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Our final destination is the canal and the free shuttle ferry from enormous shopping centre Le Millénaire to the Corentin-Cariou métro station, where our “official” itinerary ends. The ferries come every 12 minutes and are a novel way to travel.

So, at nearly 8pm, we finally reach Le Supercoin, a close-to-perfect neighbourhood bar that specializes in craft beer. Oh yes. We get two demis of Rhythm’n’Blues, a smoked rye IPA from local O’Clock Brewing. At 7.5 per cent alcohol, it’s a big beginning but, hey, we’re been walking. And, oh yes, she’s a lovely drop, with clear notes of smoke and pleasing bitterness. We discuss barley wine and the merits of ambrée versus IPA, all the while continuing with a mini degustation (and nibble a complimentary crêpe complète). Our next beers, shared, in bottle not pression, include a coffee number from Brasseurs du Grand Paris that we agree would make a cracking biramisu.

Sweet.

 

 

Urban ramblings

On the other side of the southern wall of Père Lachaise cemetery, Le Jardin Naturel – the natural garden – has been left to self-seed and native species encouraged to proliferate thanks to chemical-free, eco-friendly maintenance. It’s tucked in behind rue de Bagnolet and feels, over its 6300 square metres, more like a walk in the country, with birdsong and sunlight breaking through spring leaves in patches. It’s unusually unkempt for a city park, charming and rambling, with signs offering information about the indigenous plants. Here, an oak, there a field maple, copper birch, bellflowers, ferns and so on in a tapestry of green, and pink, and gold.

I had forgotten the little park was there until yesterday when we came upon it during a “randonnée urbaine” organised by local bookstore Le Merle Moqueur. Our expert guide was Nicolas Le Goff, whose excellent new book, L’Autre Paris,  I’d brought weeks ago during a fact-finding sortie to FNAC. Happily, J and M agreed to come and we joined about 15 others (mostly women, as another walker noted while we were milling about waiting to begin) for the 90-minute walk. We started at Square Edith Piaf and ended with a signing at the bookstore. (When J observed that it was the first time she’d seen the statue of the Little Sparrow, M responded dryly that she was often skirted by locals and their bottles, which we all agreed was somehow appropriate.)

My hope was that Le Goff, whose book details 10 promenades around the greater city with a focus on architecture, urban design, parks, street art, culture and food, would offer some insight into my ’hood. I was not disappointed. It turned out that many of the participants were also locals, and he clearly felt the pressure to give us something special. At one point, as we walked through an innovative social-housing development, Le Goff asked J and me if we had seen it before. Our shaking heads elicited a very pleased, “Yes!”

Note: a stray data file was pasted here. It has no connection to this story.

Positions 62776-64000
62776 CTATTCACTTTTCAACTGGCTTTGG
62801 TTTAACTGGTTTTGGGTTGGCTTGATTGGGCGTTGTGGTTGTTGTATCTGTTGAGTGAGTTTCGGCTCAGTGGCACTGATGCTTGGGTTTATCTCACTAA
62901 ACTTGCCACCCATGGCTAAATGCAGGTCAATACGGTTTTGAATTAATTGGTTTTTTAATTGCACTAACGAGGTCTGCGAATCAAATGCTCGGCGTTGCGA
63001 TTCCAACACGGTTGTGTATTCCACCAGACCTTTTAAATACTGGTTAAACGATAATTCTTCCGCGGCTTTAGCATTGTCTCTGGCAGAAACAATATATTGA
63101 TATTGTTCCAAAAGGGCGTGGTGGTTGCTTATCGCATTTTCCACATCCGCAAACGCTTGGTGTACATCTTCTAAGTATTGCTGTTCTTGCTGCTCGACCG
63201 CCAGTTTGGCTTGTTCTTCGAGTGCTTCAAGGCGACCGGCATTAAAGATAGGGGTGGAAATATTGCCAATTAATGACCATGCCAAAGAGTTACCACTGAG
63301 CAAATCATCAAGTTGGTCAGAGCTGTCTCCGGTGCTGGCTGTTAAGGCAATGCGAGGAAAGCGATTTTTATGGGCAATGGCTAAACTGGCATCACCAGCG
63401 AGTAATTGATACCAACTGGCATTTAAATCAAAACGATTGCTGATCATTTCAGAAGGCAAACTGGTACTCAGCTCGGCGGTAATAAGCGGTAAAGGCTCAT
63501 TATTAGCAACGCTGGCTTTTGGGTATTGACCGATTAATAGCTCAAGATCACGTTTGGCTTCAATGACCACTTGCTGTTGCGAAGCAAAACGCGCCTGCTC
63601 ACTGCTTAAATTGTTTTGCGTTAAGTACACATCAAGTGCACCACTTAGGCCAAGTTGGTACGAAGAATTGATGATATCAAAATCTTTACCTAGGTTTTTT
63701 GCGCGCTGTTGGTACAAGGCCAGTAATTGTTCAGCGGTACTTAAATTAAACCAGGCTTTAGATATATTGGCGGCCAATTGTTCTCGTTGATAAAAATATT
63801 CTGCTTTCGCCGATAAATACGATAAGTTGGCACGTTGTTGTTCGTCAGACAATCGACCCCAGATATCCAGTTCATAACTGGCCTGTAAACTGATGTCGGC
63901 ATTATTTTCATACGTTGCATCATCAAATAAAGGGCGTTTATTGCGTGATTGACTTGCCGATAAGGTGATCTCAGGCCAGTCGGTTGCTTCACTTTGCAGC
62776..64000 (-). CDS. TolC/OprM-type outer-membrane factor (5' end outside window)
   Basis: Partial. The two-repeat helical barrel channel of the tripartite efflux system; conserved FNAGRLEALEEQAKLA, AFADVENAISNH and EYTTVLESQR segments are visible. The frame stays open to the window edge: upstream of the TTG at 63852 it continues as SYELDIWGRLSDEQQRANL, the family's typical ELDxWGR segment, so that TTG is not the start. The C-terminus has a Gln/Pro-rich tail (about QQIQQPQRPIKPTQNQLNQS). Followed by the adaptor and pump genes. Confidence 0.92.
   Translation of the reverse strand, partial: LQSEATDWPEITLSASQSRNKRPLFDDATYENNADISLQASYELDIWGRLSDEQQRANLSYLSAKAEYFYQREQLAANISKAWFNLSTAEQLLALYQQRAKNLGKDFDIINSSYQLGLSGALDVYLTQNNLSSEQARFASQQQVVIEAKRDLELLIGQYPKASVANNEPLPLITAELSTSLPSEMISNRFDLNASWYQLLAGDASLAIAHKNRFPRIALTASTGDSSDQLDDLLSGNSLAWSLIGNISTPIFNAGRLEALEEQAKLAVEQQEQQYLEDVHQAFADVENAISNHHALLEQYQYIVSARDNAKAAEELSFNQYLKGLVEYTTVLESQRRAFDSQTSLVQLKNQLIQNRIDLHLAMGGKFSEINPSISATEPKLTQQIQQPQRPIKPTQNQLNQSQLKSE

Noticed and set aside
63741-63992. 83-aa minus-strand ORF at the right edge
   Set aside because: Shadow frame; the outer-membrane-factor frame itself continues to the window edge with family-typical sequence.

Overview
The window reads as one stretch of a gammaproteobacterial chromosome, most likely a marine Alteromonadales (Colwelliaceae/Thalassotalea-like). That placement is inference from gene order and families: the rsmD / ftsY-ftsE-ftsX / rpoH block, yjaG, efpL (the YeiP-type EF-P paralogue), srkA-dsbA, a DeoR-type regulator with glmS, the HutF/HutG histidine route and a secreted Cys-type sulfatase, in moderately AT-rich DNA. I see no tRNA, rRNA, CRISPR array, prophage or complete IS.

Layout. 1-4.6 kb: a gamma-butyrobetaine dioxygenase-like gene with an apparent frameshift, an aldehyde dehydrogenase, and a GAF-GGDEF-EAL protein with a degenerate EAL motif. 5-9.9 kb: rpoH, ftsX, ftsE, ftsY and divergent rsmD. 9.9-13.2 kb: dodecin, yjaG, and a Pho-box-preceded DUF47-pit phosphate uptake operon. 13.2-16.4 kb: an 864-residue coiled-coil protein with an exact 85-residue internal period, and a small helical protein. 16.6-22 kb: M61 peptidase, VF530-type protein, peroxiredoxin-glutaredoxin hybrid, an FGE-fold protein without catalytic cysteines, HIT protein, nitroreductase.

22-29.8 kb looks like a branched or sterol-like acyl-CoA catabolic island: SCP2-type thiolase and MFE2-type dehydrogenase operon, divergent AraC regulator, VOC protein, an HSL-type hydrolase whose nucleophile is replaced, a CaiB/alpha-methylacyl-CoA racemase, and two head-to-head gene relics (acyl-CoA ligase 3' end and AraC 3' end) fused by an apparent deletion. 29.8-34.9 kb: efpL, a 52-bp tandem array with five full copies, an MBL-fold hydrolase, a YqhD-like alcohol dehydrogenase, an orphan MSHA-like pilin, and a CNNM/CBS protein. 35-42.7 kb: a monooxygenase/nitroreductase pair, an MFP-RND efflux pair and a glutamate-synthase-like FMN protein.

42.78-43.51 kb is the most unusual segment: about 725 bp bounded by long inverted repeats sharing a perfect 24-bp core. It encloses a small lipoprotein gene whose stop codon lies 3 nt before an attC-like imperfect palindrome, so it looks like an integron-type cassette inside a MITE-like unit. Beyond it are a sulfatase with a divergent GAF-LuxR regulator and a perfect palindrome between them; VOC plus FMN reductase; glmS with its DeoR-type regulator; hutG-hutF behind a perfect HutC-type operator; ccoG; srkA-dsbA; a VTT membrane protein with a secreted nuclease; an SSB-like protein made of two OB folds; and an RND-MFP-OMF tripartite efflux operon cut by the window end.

We began at Campagne à Paris, which is utterly village-like in its spring finery, then tacked south through manicured Square Séverine, along the narrow elevated street that overlooks rue de Bagnolet from which we could see two elegantly curved staircases at the front of houses that once sat amid vineyards. Our path took us through the cemetery at the back of Eglise Saint-Germain de Charonne, and Le Goff allowed a few minutes for us to go inside the medieval church (the first time I’d seen it open) whose interior dimness showed off the brilliant hues of the stained-glass windows.

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Crossing rue des Pyrénées, Le Goff, who has previously worked at cultural centre Centquatre and clearly loves his subject, took us through the public housing development around Place Mélina-Mercouri, pointing out energy-saving features (heat-retaining construction materials) and how car-free thoroughfares linked adjacent schools. In this “eco-quartier”, there’s child-friendly, ethical Super Café, gardens and a sense of light and space. The design was created in consultation with the residents, he said.

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Cutting through Place de la Réunion, being prepped for the Sunday market, Place Marc Bloch and Jardin Casque d’Or, we emerged at rue des Vignoles, and another corner of the arrondissement that was completely new to me. And this is where having a guide really paid off because we were able to peep behind a private gate into another development, this one all external staircases and green walls. It was so lovely. And utterly hidden from the street.

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Next door was the brick-red cobbled courtyard of Flamenco en France, opposite a retro barber shop, and down from tempting bar Café de l’Amitié and organic restaurant La Petite Fabrique (where J and I went last night for delicious homemade quiche, brandade de morue and natural wines).